Making a Difference for Christ
by Justin D. Cooper, president of Redeemer University College

It never ceases to amaze me how graduates find creative ways to serve their Lord. Betty Broersma came to Redeemer with an interest in counselling and took this in a fresh direction with majors in art and psychology. That led her to further training in art therapy.

Justin Cooper

After practising in this field for some years, she hit upon a new approach to reaching out in her city with the healing power and love of Jesus Christ.

Hamilton is not among the largest of Canada’s cities but certainly has its share of social issues, poverty and homelessness. In this context she developed an outreach to street-involved youth through a studio ministry called Re-Create (www.re-create.ca). Over time this ministry has become not only an avenue to help these young people work through their issues and build relationships but also to develop confidence and self-respect as their best work is shown in various gallery exhibitions.

The impact of her efforts came home to me in a powerful way when I heard that one of these young people, despite his own great personal need, took the $100 he received for the sale of his artwork and gave it back to the ministry that had helped turn his life around.

Praise God for the unexpected ways that Christian university education is shaping a new generation of servant leaders who are creatively and competently engaging our culture with the wisdom, love and mercy of Christ.

Variety, Passion and Community
by Rod Wilson, president of Regent College

Recently I sat at my office table with eight students who have experienced part of their first semester at Regent College. Barry from Ontario studied theology in a secular setting and is so glad to be in a place where faith informs academics. Luke from Virginia worked in government policy research in Washington, D.C., and is experiencing a greater devotion to Christ at Regent. Jim from California is pleased that his love for rigorous academics and the church can be combined. Simon from China is a new Christian and is enjoying being in an academic environment where his expertise in physics and math is taken seriously.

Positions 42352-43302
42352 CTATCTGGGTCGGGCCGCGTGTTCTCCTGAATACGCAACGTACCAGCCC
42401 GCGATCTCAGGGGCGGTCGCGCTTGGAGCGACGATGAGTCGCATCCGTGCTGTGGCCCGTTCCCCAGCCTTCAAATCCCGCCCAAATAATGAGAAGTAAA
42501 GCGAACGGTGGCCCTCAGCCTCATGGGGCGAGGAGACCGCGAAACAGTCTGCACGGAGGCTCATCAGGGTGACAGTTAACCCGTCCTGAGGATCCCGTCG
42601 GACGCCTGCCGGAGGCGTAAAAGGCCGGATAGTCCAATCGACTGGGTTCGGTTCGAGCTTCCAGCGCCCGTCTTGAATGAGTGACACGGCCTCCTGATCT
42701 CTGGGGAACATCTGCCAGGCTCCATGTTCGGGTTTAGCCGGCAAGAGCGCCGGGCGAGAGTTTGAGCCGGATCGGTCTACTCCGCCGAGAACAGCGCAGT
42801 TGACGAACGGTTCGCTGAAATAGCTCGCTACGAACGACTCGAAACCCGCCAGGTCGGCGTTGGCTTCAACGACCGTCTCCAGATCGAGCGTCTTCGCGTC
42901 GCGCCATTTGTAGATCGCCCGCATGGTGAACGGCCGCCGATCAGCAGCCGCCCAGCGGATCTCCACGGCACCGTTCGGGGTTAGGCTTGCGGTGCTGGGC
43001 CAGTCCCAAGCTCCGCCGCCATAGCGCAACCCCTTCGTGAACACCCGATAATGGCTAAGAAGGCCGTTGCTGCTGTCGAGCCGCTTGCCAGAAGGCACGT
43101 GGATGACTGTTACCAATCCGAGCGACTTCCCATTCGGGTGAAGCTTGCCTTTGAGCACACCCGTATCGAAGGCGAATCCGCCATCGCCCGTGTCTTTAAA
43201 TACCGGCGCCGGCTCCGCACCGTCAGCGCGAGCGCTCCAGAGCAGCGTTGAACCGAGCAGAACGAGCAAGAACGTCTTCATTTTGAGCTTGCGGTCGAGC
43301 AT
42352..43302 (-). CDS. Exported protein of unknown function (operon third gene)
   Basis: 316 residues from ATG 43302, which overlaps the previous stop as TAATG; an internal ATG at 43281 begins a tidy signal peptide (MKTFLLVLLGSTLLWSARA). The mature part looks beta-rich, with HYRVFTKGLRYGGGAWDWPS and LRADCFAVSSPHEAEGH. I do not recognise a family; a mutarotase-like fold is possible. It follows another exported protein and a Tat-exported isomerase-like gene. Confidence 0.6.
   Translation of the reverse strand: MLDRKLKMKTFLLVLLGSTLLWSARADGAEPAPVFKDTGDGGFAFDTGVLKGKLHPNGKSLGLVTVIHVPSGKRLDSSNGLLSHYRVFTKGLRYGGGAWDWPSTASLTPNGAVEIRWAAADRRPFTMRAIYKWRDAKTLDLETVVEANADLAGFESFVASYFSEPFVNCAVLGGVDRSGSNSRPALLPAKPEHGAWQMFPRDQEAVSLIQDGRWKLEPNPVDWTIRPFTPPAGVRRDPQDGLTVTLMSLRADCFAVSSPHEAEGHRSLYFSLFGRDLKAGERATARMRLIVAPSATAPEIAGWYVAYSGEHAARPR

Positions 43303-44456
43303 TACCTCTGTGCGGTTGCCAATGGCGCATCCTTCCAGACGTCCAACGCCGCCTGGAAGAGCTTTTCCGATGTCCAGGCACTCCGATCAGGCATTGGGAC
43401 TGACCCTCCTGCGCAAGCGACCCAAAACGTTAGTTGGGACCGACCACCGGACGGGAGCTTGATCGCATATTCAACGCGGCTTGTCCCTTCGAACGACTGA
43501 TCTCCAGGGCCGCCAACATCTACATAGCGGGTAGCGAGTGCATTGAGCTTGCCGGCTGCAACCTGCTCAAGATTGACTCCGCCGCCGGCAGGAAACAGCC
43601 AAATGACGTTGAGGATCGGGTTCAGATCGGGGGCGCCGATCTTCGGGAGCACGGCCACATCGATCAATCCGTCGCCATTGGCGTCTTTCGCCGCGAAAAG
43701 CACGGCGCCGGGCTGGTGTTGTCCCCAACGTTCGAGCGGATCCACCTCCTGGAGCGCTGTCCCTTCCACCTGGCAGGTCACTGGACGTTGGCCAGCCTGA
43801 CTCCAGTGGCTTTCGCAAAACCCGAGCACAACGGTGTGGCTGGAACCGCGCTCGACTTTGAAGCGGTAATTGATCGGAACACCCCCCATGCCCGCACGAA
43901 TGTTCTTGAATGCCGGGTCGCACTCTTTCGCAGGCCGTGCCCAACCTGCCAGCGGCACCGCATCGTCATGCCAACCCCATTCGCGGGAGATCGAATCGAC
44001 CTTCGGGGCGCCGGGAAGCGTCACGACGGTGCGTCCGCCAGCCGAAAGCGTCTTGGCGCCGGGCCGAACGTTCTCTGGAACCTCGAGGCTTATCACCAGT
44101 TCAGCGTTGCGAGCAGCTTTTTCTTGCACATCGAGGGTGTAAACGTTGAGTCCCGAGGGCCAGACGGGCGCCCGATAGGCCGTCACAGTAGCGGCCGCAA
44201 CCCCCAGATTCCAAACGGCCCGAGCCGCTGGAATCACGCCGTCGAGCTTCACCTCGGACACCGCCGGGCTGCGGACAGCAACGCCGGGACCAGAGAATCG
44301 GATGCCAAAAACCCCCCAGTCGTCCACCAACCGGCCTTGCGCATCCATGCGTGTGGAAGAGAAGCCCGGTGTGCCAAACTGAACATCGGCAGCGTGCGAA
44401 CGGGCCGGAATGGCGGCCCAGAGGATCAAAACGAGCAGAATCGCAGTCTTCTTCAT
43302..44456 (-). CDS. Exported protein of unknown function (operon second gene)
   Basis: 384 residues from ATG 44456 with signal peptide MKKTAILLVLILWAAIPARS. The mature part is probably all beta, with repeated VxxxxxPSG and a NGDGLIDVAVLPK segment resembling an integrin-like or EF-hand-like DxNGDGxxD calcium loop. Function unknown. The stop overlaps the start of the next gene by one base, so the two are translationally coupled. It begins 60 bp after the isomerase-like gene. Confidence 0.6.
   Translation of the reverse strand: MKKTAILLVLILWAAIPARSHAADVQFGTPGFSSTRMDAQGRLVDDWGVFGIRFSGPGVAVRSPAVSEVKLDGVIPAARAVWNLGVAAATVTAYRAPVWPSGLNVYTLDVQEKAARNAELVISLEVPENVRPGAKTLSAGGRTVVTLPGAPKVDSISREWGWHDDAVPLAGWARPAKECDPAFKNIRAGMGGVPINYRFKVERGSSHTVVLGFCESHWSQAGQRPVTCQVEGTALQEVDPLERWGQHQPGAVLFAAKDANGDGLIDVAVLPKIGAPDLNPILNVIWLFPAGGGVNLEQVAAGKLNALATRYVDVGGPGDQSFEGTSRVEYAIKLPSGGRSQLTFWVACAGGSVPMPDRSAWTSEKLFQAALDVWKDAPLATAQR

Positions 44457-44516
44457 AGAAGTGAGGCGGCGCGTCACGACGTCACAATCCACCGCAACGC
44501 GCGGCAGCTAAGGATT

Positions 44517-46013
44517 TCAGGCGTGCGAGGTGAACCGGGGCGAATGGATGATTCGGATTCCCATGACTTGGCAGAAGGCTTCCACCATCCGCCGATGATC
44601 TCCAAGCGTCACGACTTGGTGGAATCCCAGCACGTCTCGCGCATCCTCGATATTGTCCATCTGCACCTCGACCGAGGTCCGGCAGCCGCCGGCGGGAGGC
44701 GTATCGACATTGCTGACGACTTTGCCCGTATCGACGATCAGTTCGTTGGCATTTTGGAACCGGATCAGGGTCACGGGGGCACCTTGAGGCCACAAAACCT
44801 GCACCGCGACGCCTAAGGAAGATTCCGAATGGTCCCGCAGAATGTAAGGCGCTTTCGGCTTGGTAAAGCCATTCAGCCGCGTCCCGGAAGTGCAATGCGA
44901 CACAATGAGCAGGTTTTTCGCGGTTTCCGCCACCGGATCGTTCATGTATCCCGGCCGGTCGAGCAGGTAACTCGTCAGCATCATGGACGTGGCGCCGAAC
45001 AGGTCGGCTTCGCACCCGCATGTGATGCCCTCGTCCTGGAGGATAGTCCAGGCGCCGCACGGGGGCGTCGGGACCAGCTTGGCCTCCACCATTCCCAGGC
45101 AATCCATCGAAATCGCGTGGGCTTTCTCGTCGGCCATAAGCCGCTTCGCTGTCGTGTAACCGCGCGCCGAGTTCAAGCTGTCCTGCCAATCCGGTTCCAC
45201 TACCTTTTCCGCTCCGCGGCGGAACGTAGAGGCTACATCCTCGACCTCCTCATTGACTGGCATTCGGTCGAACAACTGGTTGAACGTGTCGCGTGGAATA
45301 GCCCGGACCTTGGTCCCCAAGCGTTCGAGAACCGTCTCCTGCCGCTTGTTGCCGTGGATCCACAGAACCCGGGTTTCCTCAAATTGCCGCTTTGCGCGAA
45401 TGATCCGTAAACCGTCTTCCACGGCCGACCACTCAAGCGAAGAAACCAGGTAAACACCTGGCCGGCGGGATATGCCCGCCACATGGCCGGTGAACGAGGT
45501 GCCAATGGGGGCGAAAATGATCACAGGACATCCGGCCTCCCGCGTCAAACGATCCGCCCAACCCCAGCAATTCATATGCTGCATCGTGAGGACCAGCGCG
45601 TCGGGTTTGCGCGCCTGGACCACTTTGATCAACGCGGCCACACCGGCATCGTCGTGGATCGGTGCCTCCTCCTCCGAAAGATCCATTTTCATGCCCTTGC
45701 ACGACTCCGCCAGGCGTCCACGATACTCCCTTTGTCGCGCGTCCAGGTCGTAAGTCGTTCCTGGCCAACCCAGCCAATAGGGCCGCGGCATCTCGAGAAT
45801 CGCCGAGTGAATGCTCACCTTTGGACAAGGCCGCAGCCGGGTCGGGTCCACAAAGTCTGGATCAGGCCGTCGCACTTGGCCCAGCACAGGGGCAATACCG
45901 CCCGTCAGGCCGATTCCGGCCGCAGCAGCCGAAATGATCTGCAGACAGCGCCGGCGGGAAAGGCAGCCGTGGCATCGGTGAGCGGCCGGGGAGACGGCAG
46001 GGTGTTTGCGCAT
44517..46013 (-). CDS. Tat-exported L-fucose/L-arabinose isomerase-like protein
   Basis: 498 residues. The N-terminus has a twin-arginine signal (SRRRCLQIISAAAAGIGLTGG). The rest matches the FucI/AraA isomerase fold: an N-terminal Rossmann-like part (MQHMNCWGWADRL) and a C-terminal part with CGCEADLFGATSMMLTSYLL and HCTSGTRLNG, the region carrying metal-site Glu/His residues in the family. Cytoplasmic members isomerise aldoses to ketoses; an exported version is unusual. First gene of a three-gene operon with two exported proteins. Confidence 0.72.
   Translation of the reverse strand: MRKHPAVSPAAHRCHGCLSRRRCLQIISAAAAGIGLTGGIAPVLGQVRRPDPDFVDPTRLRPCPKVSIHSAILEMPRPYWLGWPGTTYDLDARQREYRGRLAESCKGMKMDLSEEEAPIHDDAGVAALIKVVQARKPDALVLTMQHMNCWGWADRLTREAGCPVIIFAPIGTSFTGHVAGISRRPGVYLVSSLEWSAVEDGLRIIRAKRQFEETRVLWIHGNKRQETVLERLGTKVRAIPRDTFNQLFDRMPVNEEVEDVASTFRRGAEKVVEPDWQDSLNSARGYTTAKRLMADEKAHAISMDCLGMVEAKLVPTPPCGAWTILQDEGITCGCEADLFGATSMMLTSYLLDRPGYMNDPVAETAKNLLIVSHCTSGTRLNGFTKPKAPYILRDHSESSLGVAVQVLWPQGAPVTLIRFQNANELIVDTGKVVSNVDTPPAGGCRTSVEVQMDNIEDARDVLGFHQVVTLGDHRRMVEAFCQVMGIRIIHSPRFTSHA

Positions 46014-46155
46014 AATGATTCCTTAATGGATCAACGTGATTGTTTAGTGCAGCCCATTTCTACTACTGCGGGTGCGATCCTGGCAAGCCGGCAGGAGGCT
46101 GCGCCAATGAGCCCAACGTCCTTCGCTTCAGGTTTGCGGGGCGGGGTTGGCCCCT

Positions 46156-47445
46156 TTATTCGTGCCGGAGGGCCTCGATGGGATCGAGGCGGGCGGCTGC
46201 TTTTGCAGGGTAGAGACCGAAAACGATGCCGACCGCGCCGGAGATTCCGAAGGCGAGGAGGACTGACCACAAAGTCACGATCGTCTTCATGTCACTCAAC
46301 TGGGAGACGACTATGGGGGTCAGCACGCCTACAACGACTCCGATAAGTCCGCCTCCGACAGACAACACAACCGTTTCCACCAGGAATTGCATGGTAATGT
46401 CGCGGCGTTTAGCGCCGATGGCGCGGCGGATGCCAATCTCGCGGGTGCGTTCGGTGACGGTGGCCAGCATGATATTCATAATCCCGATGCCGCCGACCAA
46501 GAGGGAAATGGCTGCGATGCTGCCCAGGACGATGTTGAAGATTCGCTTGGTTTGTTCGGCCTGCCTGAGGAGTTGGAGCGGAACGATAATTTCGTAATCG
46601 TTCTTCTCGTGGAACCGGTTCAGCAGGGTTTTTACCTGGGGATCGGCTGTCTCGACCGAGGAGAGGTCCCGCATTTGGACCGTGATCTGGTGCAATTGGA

Rod Wilson

Ruben from Costa Rica is encouraged that his peer students love Jesus and want to engage with Scripture and the culture.

Debbie from Washington has been battling mental health issues and finds that her brokenness is accepted here. Kelly from Oregon is realizing his background in fine art and social work is a good fit in this community. Lindsay from Alberta is discovering that her passion for environmental issues and theology is being stimulated.

Not only is Regent College influencing our students but the variety and passion in our student body is also making an impact on this community of faith.

Preparing to Serve
by Brian C. Stiller, president of Tyndale University College and Seminary

When asked about how Tyndale is doing something unique in the lives of people, the MacDonald family comes to mind.

Brian Stiller

Gary MacDonald and I first met at Youth for Christ in the 1970s. He became a Christian and married Denise. Both graduated from Tyndale: Gary from the college and Denise from the seminary.

Their son Andrew earned a degree in business from the university and now works for World Vision. He also met his wife at Tyndale. Their daughter Amy is on staff in our development office.

This family loves what Tyndale has to offer: academics with a number of majors, a diverse and Christ-centred community, gifted and caring faculty, and respected degrees that prepare students for meaningful vocations and ministry.

I can’t think of a better investment for a family to make than in the lives of their children. Other universities and schools prepare people for careers. At Tyndale our goal is to prepare skilled and dynamic Christians ready to serve in the world. That is why I suggest it is in your interest to consider Tyndale for university and seminary education.

More anecdotes at www.faithtoday.ca.

Originally published in Faith Today, January/February 2009. 

Used with permission. Copyright © 2009 Christianity.ca.